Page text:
Page 30

and New Zealand in 1948. During his brief stay at Carrick Hill in February, 1949, Sir Kenneth Clark (1903-83), Director of the National Gallery, London, decided he would rehang their painting collection after dinner.15 Other luminaries to grace the residence included the actor and director Sir Anthony Quayle, CBE (1913-89), South Australia’s own Dame Judith Anderson, AC (1897-1992) and Sir Robert Helpmann, CBE (190986), as well as the actor John McCallum, AO, CBE (1918-2010) with his British wife Georgette “Googie” Withers, CBE, AO (1917-2011). In Australia, many of the Haywards’ circle of artistic friends, including the publisher Sydney Ure Smith, OBE (1887-1949), artist and designer Adrian Feint (1894-1971), sculptor John Dowie, AM (1915-2008), and Charles William Bush (1919-89) were more regular visitors. Nonetheless, the couple’s social obligations in Adelaide often left Ursula Hayward feeling stifled, as she wrote to Nora Heyson, “Adelaide never leaves you anything to yourself and it has somehow made me go to the other extreme – Bill says it makes me seem indifferent which is never the case with people I am fond of ”.16 Born and educated in Adelaide, as a teenager the painter Jeffrey Smart, AO (1921-2013) watched Carrick Hill being built, and later became a close friend of Ursula Hayward.17 He noted that the couple embraced the unconventional and preferred the company of artists, writers, and musicians. It was Smart’s contention that the Haywards owned, “the best private art collection in Australia: two Rouaults, a Goya, Vuillard, Renoir and Gauguins, as well as a lot of Augustus John, Stanley Spencer and various Australian painters”.18 The Haywards’ collection of Australian art is in many ways more intimate and representative of their local ties, “rather than reflect a modern world and a second life overseas, as the French and British works do, the Australian collection instead has its roots in those friendships”.19 Works by Horace Trenerry (1899-1958), Jacqueline Hick (1919-2004), and Kathleen Sauerbier (1903-91) demonstrate the Hayward’s steadfast support of South Australian artists, both at home and abroad.20 They also acquired works from other important national figures such as Sir Russell Drysdale, AC (1912-81), Emanuel Phillips Fox (1865-1915), William Beckwith McInnes (1889-1939), and (Harold) John Baily (1927-2015). The Haywards’ owned three works by Sir Arthur Ernest Streeton (1867-1943) that still hang at Carrick Hill, including The Blue Mountains (c.1920s) and The Australian Alps (nd). Streeton was a leading member of the so-called Heidelberg School of Australian artists, a term coined by the American critic Sidney Dickinson in 1891. More recently ‘Australian Impressionism’ has been used to describe this local manifestation of the International Impressionism movement.21 One of the works in the Carrick Hill collection with a Barr Smith provenance, Streeton’s Venice, Bride Of The Sea (1908), was probably gifted to or inherited by Ursula Hayward.22 This sparkling and evocative painting was produced during a period of great personal fulfilment for the artist. After successful exhibitions in Sydney and Melbourne in 1907, he was finally in a position to marry the Canadian violinist Esther Leonora Clench (1876-1938). They met in London in 1899 while both were trying to establish themselves, and she had encouraged the despondent NEXT SPREAD: Sir Arthur Ernest Streeton, Venice, Bride of the Sea (1908), oil on canvas, 54.1 x 92.1 cm. (Collection of the Carrick Hill Trust, Adelaide, Hayward Bequest.)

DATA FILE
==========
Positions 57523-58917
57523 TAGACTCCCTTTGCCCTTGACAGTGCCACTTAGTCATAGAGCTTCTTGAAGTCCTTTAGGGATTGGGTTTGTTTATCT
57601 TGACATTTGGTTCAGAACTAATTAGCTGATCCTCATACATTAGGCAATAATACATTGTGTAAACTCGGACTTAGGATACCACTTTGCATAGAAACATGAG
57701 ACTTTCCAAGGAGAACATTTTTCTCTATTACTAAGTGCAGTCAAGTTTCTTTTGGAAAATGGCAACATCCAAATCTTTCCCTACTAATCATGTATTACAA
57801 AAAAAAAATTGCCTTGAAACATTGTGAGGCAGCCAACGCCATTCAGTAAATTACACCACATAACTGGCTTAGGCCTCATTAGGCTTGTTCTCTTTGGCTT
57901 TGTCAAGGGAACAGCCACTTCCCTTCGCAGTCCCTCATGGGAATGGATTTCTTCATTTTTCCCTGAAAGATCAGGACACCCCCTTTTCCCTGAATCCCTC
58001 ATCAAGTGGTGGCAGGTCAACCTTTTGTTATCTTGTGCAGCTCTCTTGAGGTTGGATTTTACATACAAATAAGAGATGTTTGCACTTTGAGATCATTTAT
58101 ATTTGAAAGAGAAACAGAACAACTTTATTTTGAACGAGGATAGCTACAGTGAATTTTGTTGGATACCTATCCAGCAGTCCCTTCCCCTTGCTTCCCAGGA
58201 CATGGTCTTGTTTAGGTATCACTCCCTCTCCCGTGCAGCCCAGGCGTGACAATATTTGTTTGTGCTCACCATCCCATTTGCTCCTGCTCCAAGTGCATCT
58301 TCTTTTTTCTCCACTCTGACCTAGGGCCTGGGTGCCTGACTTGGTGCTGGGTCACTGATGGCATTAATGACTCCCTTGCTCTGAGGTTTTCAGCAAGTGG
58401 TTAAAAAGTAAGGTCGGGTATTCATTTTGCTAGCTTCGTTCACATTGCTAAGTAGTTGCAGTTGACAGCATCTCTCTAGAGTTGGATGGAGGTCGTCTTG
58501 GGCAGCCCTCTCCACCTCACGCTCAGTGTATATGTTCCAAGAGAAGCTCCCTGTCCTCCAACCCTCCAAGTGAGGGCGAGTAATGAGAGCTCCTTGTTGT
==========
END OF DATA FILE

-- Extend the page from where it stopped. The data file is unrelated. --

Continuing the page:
BIG Trouble Dec17-Jan18  

BIG Trouble December 2017 - January 2018 FEATURES: EXCLUSIVE FOR A LIMITED TIME - ‘The Archer (after Chuang Tzu)’ by Shaun Gladwell, ‘Play O...

BIG Trouble Dec17-Jan18  

BIG Trouble December 2017 - January 2018 FEATURES: EXCLUSIVE FOR A LIMITED TIME - ‘The Archer (after Chuang Tzu)’ by Shaun Gladwell, ‘Play O...

Advertisement